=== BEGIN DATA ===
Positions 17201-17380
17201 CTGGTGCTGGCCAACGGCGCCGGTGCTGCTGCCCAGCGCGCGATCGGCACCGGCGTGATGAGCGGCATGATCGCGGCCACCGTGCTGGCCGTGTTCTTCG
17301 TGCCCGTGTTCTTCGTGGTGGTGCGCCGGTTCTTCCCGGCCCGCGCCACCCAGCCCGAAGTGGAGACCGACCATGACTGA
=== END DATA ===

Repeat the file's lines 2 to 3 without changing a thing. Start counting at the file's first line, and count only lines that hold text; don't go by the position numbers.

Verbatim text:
17201 CTGGTGCTGGCCAACGGCGCCGGTGCTGCTGCCCAGCGCGCGATCGGCACCGGCGTGATGAGCGGCATGATCGCGGCCACCGTGCTGGCCGTGTTCTTCG
17301 TGCCCGTGTTCTTCGTGGTGGTGCGCCGGTTCTTCCCGGCCCGCGCCACCCAGCCCGAAGTGGAGACCGACCATGACTGA